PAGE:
Posts Tagged Customer Retention

Is doing what you promised enough?

I have been a Rhapsody music subscriber for some time. I love the idea of music on demand and never paying for individual tracks. I love downloading a new artist and then later deciding if I like them without incurring any incremental cost one way or the other.

What I don’t like is the fact that Rhapsody has not figured out an application for the Blackberry. I can either play music on my Rhapsody compatible player or on my laptop. Rhapsody has apps for both iPhone and Droid but no blackberry and while I’d love to switch to either, I’m bound to a standard corporate issued blackberry.

Before this comes off as just another rant, let me say this post was prompted by an interesting thread going on in the Rhapsody community. It’s interesting from the standpoint that there are a lot of annoyed, loyal Rhapsody subscribers out there waiting for a blackberry app. But even more interesting is some of the arguments being made both against and in defense of Rhapsody.

The argument against: This app was more or less announced last year as coming in “early” 2010. Hmmm… well clearly, they missed that one. There’s supposed to be a beta coming out but I have not heard of anyone being chosen, so I can only assume its not out yet. People are waiting, people have expressed a want / need, and Rhapsody has more or less failed to deliver on this. This in turn has prompted some customer defections.

The defense: One writer makes the point that when we signed up for Rhapsody, a blackberry app was never part of the deal (unless you signed up with the expectation that the app was coming). We willingly signed up or continue to subscribe despite alternatives out there, so really it’s not like there’s a real disservice going on.

So if you buy the latter argument, I ask this question…

Is it enough to provide exactly what customers signed up for (and nothing more)?

Is it enough to justify the disappointment being expressed across a broad community of blackberry / rhapsody users? To me, the answer is like everything in marketing, and that is “it depends.” Here’s my thoughts on when it’s enough….

1) When you’re the only game in town. That’s pretty obvious, and in this case we all know Rhapsody is not the only game in town.

2) When you…  um…. well, ok, there’s really only one reason.

I guess you could say there are ways to better communicate value, to create community, and all that jazz. But at the end of the day, when customers have expressed a need that can be met by a competitor, continuing to do just what you say you’re going to do isn’t enough.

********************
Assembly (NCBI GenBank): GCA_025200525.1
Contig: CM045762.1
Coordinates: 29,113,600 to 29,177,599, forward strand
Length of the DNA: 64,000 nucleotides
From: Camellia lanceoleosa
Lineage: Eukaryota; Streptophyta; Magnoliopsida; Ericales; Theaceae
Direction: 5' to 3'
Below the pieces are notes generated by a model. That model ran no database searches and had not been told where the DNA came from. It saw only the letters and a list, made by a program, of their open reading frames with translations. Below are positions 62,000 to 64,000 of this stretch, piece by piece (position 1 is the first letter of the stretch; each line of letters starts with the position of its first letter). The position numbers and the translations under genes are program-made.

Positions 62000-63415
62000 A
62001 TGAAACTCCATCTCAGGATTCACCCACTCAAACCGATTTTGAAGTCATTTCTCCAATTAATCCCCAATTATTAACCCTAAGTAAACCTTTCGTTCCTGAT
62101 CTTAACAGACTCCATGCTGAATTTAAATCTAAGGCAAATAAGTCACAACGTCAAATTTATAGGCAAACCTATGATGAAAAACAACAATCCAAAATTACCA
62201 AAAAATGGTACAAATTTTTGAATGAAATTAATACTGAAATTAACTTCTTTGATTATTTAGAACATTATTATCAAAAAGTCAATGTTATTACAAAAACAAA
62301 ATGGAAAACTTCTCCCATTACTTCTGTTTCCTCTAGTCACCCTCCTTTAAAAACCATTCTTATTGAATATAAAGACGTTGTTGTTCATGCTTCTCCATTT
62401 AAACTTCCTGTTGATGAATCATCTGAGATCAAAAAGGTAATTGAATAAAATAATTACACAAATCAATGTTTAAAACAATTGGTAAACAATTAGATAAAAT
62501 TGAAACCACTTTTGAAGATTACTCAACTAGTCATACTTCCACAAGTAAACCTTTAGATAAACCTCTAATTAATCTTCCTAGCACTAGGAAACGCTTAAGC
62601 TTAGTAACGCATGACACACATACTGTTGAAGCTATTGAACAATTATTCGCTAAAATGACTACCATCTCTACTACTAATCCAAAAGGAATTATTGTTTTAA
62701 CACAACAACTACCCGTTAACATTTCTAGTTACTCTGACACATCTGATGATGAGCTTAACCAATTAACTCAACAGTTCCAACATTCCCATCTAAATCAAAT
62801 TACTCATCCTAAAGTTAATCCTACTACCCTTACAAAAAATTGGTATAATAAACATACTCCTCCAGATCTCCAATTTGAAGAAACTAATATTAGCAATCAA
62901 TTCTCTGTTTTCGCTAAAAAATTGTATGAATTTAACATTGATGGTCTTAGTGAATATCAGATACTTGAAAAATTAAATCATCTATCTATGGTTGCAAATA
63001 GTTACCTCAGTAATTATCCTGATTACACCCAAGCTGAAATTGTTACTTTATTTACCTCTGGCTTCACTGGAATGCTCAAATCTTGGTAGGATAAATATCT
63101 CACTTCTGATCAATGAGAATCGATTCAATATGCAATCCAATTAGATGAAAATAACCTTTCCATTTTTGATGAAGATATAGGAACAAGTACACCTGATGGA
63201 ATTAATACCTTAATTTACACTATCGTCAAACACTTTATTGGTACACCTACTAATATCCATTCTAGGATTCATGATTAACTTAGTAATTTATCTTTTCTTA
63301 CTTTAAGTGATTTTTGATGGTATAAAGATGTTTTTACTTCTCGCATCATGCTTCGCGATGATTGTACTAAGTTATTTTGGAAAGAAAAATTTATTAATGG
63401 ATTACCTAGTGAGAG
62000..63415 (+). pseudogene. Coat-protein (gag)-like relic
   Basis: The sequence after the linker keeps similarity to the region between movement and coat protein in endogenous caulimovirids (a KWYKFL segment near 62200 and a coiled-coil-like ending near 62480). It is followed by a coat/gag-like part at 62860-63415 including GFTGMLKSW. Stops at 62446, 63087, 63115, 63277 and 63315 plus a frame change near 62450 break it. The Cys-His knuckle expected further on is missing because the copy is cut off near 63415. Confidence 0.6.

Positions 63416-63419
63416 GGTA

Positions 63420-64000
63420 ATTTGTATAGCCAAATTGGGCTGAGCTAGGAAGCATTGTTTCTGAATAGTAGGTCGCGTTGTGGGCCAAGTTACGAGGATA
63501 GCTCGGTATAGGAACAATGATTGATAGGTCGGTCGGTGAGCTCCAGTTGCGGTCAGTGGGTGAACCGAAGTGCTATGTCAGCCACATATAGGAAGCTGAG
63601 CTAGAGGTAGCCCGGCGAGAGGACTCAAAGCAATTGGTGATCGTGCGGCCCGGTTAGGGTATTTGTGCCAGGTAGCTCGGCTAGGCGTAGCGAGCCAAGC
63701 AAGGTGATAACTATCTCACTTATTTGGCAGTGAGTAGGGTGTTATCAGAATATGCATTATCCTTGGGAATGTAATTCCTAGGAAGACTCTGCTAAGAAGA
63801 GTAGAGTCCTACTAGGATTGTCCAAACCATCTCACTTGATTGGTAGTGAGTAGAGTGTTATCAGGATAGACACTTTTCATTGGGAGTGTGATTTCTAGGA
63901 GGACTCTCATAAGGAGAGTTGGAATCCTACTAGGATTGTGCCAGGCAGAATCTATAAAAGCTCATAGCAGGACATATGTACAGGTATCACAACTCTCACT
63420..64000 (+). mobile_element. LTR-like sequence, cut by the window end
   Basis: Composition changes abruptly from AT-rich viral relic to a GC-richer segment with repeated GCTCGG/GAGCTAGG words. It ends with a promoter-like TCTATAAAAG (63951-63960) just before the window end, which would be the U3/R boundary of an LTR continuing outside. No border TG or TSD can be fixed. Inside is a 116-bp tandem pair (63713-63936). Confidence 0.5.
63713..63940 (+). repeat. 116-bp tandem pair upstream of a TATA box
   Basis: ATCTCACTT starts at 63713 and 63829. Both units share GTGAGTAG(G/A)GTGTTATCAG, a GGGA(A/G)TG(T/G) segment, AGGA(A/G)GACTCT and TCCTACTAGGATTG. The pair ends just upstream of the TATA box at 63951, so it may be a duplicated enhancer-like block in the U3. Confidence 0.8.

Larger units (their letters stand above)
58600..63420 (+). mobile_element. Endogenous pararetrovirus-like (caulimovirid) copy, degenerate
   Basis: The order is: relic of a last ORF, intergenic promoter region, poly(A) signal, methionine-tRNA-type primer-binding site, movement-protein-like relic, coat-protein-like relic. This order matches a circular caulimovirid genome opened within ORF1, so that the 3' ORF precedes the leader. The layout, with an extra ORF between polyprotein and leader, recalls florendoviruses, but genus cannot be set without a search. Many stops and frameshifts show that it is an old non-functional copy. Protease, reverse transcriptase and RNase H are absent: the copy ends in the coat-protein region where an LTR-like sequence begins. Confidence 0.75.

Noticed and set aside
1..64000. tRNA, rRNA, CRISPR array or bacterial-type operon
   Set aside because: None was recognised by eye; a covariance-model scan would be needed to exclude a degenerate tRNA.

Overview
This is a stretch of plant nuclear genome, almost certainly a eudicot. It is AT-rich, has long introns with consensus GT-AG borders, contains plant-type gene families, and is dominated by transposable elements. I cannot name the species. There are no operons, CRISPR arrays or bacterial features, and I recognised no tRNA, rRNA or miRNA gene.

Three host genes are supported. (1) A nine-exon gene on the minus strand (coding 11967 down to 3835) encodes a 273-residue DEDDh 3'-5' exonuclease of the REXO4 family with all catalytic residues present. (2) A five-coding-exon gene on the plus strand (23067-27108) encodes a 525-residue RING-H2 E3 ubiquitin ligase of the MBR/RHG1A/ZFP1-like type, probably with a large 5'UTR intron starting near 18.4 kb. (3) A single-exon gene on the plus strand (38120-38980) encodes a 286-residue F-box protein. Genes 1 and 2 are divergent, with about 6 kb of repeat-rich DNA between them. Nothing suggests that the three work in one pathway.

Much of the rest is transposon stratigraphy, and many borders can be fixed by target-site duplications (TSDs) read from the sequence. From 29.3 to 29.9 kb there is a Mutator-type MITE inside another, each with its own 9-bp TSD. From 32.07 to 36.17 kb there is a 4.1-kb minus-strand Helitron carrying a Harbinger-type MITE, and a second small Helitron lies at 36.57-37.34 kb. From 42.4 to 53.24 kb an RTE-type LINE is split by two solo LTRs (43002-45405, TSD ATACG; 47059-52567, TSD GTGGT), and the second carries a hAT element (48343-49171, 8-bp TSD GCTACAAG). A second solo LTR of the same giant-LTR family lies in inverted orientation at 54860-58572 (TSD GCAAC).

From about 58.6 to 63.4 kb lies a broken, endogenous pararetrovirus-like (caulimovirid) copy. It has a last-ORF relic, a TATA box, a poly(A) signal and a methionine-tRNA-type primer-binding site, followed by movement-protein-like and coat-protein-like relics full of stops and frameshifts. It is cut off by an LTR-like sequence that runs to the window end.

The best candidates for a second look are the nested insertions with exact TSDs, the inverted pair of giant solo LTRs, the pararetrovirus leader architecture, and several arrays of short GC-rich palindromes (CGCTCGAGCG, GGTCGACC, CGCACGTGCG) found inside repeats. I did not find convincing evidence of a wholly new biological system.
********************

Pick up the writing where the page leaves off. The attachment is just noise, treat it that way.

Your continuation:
So the only question remaining is, why am I still with Rhapsody? Like so many on the referenced thread, apathy – a powerful attribute which will keep customers around for a bit (think cable and phone) but sooner or later that goodwill will run out. The irony is that rather than spend the hour or so to switch services, I instead chose to write this blog. So obviously, I haven’t reached that tipping point yet, but I’ll let you know if we get there.


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The focus on customer retention

So I realize I’ve been harping on this for a while, but I just got this update from e-marketer that got me fired up. As reported by e-marketer, a study by Unisfair reports that 6/10 marketers say customer acquisition is a critical priority. No surprise. What is  surprise however, is that less than HALF of those surveyed said customer retention was important. I know I’ve been on my soapbox lately on the customer experience, but EVERY marketer should consider retention a priority…because once a customer leaves you, consider the cost of replacing that customer via acquisition which is 10x the cost of simply retaining that original customer.

Customers generally leave due to negative experiences (poor price, service, compatibility, etc.). What the survey tells me is that 50% of marketers are basically ok not placing the customer relationship as a priority.

Am I the only one out there who finds this problematic? It just takes one angry customer to tell 10 more, or even 100 more people about their experience. In the case of Dave Carroll and United Airlines, 5 million folks have seen “United Breaks Guitars“. So why wouldn’t customer retention be a priority?

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